2. Though, granted, string theory keeps on popping up in other branches like condensed matter theory, where it can go on to motivate practical results in material science (and singular learning theory, for that matter).

  3. I haven't gone through all of these sources in equal detail, but the content I cover is representative of what you'll learn in a typical course on deep learning theory.

No, human brains are not more efficient than computers

Epistemic status: grain of salt. There's lots of uncertainty in how many FLOP/s the brain can perform.

In informal debate, I've regularly heard people say something like, "oh but brains are so much more efficient than computers" (followed by a variant of "so we shouldn't worry about AGI yet"). Putting aside the weakly argued AGI skepticism, brains actually aren't all that much more efficient than computers (at least not in any way that matters).

The first problem is that these people are usually comparing the energy requirements of training large AI models to the power requirements of running the normal waking brain. These two things don't even have the same units.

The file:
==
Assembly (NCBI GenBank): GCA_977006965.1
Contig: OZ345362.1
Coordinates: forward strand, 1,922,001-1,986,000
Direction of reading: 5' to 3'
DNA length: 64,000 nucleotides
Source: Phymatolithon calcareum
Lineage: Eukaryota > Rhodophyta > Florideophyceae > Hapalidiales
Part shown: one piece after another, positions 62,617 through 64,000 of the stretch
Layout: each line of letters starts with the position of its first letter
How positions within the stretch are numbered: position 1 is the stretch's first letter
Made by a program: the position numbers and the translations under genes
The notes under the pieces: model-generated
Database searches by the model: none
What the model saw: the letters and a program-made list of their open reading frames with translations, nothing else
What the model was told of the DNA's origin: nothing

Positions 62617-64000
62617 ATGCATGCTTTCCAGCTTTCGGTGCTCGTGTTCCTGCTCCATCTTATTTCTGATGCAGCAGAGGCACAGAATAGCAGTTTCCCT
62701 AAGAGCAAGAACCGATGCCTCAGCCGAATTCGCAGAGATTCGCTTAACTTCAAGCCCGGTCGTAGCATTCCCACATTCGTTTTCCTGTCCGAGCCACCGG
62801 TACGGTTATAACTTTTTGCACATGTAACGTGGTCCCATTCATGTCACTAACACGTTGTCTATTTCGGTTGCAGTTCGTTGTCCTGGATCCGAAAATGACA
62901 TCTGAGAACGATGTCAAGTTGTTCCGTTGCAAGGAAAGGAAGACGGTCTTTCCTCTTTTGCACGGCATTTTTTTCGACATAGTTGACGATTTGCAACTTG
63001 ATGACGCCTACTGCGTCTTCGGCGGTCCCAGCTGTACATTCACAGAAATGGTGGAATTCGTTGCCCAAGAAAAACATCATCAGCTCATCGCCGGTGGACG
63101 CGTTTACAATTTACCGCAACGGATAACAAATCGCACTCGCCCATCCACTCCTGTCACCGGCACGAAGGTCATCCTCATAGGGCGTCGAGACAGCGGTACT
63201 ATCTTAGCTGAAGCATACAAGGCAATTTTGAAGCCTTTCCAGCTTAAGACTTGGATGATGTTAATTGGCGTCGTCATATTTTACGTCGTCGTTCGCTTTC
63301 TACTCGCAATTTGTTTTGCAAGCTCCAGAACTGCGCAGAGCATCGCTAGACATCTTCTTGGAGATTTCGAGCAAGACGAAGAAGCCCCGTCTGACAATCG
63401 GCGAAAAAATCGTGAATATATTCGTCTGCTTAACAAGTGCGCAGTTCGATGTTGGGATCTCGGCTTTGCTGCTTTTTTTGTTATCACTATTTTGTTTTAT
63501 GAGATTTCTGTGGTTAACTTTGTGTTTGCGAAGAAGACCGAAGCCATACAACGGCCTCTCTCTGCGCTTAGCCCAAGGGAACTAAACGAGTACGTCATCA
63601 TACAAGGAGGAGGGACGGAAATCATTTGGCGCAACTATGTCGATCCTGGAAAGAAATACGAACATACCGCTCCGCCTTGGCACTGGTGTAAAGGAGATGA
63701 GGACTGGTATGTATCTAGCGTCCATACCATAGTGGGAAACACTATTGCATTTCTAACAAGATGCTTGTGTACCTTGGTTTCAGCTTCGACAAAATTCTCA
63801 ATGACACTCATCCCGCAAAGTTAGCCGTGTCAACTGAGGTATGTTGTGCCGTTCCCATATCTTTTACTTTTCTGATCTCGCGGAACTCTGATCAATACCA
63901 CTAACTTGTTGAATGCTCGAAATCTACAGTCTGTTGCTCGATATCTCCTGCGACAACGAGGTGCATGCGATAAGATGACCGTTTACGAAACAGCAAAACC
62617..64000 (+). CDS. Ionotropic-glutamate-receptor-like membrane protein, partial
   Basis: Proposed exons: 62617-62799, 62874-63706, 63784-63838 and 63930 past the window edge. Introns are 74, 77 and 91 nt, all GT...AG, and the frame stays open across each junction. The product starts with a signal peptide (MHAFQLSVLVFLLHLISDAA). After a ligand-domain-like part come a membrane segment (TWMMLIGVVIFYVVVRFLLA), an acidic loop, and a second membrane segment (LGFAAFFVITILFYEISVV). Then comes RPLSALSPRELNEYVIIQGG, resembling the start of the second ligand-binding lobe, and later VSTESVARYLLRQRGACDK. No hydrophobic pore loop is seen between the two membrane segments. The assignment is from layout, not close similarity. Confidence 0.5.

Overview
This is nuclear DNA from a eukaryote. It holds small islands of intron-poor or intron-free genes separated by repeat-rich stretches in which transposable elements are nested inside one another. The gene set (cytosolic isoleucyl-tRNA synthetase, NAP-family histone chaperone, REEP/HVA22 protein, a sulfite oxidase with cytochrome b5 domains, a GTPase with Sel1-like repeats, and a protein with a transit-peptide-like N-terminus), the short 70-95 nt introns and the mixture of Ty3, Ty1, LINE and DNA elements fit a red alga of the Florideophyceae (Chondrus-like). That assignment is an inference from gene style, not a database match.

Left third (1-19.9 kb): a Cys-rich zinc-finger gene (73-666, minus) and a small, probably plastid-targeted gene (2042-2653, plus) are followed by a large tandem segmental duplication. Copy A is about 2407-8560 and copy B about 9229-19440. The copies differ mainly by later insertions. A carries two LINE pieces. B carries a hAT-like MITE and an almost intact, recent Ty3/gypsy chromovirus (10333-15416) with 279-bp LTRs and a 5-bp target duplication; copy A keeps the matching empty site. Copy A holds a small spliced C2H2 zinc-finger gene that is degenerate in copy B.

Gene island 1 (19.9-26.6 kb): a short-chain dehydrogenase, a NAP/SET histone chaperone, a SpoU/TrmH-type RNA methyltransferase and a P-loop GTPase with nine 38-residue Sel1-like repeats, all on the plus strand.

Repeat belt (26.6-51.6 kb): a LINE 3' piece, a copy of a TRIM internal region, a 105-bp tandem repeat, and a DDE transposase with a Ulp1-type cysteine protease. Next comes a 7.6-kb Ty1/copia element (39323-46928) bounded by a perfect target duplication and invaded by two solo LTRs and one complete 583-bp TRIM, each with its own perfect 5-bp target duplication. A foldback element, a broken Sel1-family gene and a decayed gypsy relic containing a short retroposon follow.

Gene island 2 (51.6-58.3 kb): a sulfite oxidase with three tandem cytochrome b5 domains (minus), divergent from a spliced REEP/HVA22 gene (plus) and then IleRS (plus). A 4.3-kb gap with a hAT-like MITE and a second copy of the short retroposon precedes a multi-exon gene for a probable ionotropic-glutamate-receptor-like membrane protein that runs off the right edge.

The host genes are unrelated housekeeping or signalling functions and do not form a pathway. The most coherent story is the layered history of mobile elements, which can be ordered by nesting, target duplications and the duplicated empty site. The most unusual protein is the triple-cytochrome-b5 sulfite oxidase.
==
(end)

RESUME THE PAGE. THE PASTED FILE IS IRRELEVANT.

The only fair comparison is between the trained model and the waking brain or between training the model and training the brain. Training the brain is called evolution, and evolution isn't particularly known for its efficiency.

Let's start with the easier comparison: a trained model vs. a trained brain. Joseph Carlsmith estimates that the brain delivers roughly 11 petaFLOP/s (=101510^{15} floating-point operations per second)1. If you eat a normal diet, you're expending roughly 101310^{-13} J/FLOP.

Meanwhile, the supercomputer Fugaku delivers 450450 petaFLOP/s at 3030 MW, which comes out to about 1011.510^{-11.5} J/FLOP…. So I was wrong? Computers require almost 500500 times more energy per FLOP than humans?

Supercomputer J/FLOPHuman J/FLOP\frac{\text{Supercomputer J}/\text{FLOP}}{\text{Human J} /\text{FLOP}}

Pasted image 20220906142829.png

What this misses is an important practical point: supercomputers can tap pretty much directly into sunshine; human food calories are heavily-processed hand-me-downs. We outsource most of our digestion to mother nature and daddy industry.

Even the most whole-foods-grow-your-own-garden vegan is 22-33 orders of magnitude less efficient at capturing calories from sunlight than your average device2. That's before animal products, industrial processing, or any of the other Joules it takes to run a modern human.